As a final major piece of advice for incoming JETs, I want to harp on something that is undoubtedly something you’ve likely heard before, but I think it’s worth reiterating: Use Your Resources. There are numerous resources- specifically people- available to you, which is helpful to remind yourself on the days that you inevitably hit the down swing of culture shock. There will be moments you feel like a total outsider, you may feel awkward, clumsy, unattractive, unimportant, unhelpful, frustrated- the list goes on. But the good news is you have a great number of people you can turn to for help, and maybe more than you realize especially in those rough moments.
Family and Friends Back Home
This is likely the most obvious form of support. Keeping in touch with your support system back home is incredibly helpful and a great way to stay grounded. There are also challenges associated with this. In addition to time zones (which can be a huge barrier), your family and friends may have never traveled to the country you’re in or lived in a foreign country for any period of time. The experiences you’re having may be hard for them to understand.
Another caution here is not to spend all of your time talking to friends and family back home. Yes, keep in touch. Yes, seek them out for support. Yes, call them in your times of need and be available for theirs. But don’t miss what’s going on around you. Don’t miss opportunities to create new friendships and build on those; to make new memories.
Board of Education/Employer
This will vary depending on your situation but your Board of Education/Employer can be a great resource for support and help. I had a really positive experience with mine in which they were willing to help me out in a variety of aspects. Not only did I receive job support from them, but I also was able to use their community connections to further deepen my own involvement within the community. This resulted in a much better experience for me (see Advice: Do Extra Curriculars).
Your coworkers are people you’ll probably spend the most time with (if you’re working full time). Specifically for new JETs, working in schools you’ll quickly realize how busy your coworkers are and may be weary about troubling them to help you. While I think it’s fair to proceed with caution and wouldn’t advise you to go to them with every little thing that may arise, don’t hesitate to use their knowledge and expertise, especially if you’ve developed a more personal relationship with him. They have likely been working in Japan (or whatever foreign country you find yourself in) longer than you and will have an understanding of it that you may not yet posess.
Who better to give you suppport than the people around who are going through the very same things you are? Everyone is different, yes, but you’ll share many experiences and unique setbacks to your shared status of “expat”. They can be great people to vent to when you’re frustrated with cultural differences, as well as great companions to revel in the wonder of a new culture. Whether they’re from your home country or not, fellow foreigners are fantastic allies to connect with during your time abroad.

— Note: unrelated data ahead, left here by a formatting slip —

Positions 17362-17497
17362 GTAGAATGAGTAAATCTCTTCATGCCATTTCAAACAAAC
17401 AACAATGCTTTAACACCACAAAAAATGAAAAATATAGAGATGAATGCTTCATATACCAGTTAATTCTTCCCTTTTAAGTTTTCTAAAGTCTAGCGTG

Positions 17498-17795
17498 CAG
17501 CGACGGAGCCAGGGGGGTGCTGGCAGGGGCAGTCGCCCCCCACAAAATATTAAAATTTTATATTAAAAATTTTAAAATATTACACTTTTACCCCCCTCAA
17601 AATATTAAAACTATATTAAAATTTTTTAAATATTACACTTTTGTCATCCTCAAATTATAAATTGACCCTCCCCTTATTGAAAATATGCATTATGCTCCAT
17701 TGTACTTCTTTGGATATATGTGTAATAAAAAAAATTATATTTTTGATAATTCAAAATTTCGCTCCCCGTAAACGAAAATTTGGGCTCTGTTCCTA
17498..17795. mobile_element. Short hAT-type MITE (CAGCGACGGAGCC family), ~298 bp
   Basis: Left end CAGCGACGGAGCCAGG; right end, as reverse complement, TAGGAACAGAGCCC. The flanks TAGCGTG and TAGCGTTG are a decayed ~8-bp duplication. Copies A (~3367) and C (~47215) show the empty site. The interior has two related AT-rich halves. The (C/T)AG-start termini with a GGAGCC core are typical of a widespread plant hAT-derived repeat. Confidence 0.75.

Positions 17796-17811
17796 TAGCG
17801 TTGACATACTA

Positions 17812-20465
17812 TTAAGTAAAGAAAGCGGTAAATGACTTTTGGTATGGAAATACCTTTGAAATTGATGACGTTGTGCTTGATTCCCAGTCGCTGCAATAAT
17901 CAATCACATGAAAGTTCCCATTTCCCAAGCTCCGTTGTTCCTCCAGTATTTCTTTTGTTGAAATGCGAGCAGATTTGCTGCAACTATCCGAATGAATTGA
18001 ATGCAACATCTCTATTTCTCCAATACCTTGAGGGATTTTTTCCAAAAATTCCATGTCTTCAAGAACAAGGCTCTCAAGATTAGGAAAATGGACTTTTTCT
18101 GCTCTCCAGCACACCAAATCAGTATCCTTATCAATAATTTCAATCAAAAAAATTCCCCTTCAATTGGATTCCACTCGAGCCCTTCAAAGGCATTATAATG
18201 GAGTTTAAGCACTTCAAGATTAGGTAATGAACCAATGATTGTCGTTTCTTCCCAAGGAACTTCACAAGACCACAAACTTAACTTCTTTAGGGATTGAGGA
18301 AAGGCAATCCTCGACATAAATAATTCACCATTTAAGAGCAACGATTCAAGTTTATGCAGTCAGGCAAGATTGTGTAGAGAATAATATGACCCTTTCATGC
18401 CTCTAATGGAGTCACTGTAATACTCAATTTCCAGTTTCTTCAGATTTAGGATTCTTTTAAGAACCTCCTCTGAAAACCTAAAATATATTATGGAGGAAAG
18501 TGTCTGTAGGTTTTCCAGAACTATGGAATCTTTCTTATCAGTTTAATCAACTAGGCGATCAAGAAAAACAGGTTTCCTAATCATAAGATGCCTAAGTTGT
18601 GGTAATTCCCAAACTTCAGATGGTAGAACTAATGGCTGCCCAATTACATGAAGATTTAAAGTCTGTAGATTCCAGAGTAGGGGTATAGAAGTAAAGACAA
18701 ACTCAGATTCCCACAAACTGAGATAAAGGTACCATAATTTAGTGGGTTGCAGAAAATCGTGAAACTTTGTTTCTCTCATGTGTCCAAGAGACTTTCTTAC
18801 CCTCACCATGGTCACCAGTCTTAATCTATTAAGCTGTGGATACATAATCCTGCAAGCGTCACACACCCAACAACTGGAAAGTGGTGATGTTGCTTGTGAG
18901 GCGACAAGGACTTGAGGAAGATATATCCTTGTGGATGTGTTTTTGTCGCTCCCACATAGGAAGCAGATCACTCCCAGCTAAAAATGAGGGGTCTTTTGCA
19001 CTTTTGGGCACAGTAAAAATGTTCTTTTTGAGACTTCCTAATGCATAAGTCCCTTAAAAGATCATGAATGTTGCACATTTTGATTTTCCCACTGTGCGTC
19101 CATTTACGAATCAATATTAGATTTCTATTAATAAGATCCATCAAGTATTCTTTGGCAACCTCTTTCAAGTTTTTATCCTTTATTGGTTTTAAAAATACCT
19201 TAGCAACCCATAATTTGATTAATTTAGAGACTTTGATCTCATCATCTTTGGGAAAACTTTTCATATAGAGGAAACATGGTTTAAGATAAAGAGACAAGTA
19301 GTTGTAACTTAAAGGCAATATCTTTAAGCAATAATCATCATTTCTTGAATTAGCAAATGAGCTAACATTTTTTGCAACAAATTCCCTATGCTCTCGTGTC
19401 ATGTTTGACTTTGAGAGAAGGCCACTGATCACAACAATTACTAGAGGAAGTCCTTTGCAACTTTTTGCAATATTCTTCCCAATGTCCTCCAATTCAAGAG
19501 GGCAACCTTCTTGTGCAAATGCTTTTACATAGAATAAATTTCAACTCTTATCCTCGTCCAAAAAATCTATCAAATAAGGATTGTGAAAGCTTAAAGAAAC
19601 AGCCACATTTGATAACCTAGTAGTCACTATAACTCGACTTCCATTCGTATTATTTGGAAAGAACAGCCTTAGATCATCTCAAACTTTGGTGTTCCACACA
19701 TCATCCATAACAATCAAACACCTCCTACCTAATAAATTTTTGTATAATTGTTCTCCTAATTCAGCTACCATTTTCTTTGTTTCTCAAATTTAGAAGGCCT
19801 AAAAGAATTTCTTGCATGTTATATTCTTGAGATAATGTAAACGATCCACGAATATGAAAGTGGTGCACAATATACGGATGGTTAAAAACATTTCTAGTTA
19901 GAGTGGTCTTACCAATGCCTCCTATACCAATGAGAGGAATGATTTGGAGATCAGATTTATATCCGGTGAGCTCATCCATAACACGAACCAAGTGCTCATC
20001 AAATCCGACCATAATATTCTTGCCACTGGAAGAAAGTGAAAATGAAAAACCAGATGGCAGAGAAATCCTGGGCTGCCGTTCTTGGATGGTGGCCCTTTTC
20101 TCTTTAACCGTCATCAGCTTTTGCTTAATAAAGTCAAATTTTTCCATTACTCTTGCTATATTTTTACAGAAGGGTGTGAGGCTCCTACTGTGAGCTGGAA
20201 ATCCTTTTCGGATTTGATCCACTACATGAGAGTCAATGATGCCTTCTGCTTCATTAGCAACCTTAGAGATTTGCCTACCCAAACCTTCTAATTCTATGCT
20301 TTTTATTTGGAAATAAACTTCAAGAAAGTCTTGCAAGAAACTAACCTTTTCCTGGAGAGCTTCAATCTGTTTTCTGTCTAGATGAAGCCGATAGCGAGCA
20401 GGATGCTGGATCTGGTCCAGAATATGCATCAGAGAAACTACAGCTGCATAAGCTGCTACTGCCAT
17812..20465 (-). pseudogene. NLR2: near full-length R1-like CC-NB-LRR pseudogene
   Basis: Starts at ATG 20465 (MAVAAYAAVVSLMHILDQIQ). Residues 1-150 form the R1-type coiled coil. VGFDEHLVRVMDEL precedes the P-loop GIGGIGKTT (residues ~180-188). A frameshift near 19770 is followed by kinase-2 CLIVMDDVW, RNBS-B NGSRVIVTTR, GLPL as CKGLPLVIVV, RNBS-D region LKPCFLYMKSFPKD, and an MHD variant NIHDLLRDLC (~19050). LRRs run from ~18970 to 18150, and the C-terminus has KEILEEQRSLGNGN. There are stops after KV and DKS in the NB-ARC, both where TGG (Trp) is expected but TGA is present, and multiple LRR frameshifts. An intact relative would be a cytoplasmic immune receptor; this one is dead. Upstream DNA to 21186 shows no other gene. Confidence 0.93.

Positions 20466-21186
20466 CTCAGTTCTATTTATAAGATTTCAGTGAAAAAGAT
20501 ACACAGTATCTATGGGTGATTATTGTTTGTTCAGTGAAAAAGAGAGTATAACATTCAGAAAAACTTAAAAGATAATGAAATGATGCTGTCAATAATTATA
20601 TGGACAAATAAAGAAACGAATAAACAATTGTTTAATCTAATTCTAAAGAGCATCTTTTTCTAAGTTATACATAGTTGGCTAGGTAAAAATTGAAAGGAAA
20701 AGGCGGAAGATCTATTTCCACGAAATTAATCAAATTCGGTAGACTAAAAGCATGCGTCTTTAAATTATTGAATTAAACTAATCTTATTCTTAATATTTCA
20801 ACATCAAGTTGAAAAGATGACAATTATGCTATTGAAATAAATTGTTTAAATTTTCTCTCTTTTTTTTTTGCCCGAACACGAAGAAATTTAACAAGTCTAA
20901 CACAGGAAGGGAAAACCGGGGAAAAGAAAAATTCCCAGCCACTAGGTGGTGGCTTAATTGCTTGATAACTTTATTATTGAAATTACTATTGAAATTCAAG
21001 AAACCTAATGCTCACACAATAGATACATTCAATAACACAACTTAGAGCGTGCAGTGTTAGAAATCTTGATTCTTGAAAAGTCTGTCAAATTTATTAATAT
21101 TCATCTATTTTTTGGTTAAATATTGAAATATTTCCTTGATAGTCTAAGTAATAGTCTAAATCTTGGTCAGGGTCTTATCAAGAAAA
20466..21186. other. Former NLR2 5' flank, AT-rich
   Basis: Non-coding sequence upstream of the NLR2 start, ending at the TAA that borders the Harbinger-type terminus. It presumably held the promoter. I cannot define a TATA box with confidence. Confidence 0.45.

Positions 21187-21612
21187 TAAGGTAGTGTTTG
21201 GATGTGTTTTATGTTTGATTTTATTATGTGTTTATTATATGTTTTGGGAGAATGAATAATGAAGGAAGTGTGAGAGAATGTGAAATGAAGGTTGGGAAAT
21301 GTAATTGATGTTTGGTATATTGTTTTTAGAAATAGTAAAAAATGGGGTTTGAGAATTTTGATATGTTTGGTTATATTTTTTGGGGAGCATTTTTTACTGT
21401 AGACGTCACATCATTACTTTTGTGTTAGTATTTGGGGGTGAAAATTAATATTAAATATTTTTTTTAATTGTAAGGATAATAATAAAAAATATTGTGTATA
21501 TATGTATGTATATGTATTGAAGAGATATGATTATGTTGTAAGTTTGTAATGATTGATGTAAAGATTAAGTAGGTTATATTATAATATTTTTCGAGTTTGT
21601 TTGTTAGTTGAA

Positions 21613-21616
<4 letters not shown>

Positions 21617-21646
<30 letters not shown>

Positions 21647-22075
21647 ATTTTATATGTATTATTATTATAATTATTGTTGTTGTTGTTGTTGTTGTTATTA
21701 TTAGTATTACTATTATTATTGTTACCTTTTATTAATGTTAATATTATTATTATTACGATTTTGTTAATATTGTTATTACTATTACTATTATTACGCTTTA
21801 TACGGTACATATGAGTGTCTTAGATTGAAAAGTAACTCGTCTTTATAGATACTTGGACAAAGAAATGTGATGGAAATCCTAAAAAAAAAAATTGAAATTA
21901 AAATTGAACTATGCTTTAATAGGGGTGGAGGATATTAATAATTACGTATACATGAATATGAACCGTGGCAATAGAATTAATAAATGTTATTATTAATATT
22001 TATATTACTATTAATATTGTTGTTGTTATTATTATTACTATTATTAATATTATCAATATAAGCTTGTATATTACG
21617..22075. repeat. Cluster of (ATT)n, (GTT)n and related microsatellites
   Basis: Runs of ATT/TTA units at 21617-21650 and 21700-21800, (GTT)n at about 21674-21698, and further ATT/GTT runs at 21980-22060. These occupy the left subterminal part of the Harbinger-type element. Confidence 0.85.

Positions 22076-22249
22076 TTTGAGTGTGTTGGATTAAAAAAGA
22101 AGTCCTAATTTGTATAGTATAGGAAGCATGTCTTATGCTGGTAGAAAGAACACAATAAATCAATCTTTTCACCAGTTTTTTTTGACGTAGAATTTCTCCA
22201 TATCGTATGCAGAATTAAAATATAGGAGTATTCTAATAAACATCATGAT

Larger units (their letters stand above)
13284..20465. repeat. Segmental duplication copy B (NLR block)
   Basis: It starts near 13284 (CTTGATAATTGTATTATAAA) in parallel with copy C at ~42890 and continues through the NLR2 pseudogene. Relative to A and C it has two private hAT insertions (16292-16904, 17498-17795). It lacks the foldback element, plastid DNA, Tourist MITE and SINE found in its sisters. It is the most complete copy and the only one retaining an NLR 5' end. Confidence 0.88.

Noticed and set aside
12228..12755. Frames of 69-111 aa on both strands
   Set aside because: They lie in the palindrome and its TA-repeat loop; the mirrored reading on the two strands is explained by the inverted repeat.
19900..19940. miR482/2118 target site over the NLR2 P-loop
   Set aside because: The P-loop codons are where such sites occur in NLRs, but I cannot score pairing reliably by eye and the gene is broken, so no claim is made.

This may be a challenge depending on your language ability as well as your particular environment (city versus country, safety of the country/area you’re in). Speaking specifically about Japan, known for its safety and politeness, community members were great ways to feel connected and be in the know about local events and traditions. Again, this can help deepen your connection to a foreign place and increase opportunities for you to pull yourself out of the downs of culture shock.
Put yourself out there! There is some risk in this but the rewards are so worth it. Walk around your town. Use face time with others as best you can. The power of asking a simple question can make a world of difference. I know it isn’t always easy to ask for help. There were certainly times I didn’t and instead continued to flounder through, only to finally break and ask. I could have saved myself a lot of time and trouble. And if the person you ask can’t help you for whatever reason, you’re no worse off than you were before and you can find someone else who might be helpful. But you have to try. Make those connections. Find your people. Your relationships with others are the keys to opportunities and experiences you would have never gotten otherwise. They will amplify your experience in a beautifully positive way.
My Personal Reflections
In my experience, I had the additional challenge of the language barrier. So it was absolutely crucial for me to use my resources, especially here in Japan. But I’m glad that I did. I’m glad I didn’t hesitate to ask for help or try something new. If I’d never expressed interest in Japanese calligraphy, I never would have learned half the kanji I have. Even better, I never would have been invited to my sensei’s house with my classmates to enjoy tea and be dressed up in what may be one of the most beautiful kimono’s I’ve ever seen:
I wouldn’t change a thing about my experiences. I am so grateful to have met every person and made every memory. I hope as you begin your life as an expat you’ll be able to say the same. I hope you have many wonderful memories awaiting. And that even when times or particular tasks are difficult, remember you have an abundance of support.
I also realize that my entire advice series is something that could really be applied to any aspect of and generally to life. While I have tailored it to this particular experience, I think everyone could benefit from stepping out of their comfort zone, trying something new, pursuing hobbies, saying yes and using their supports!
**Disclaimer: My thoughts and opinions are my own. I do not represent the thoughts and opinions of the JET Programme.**
Thanks for stopping by! Get home safe 😉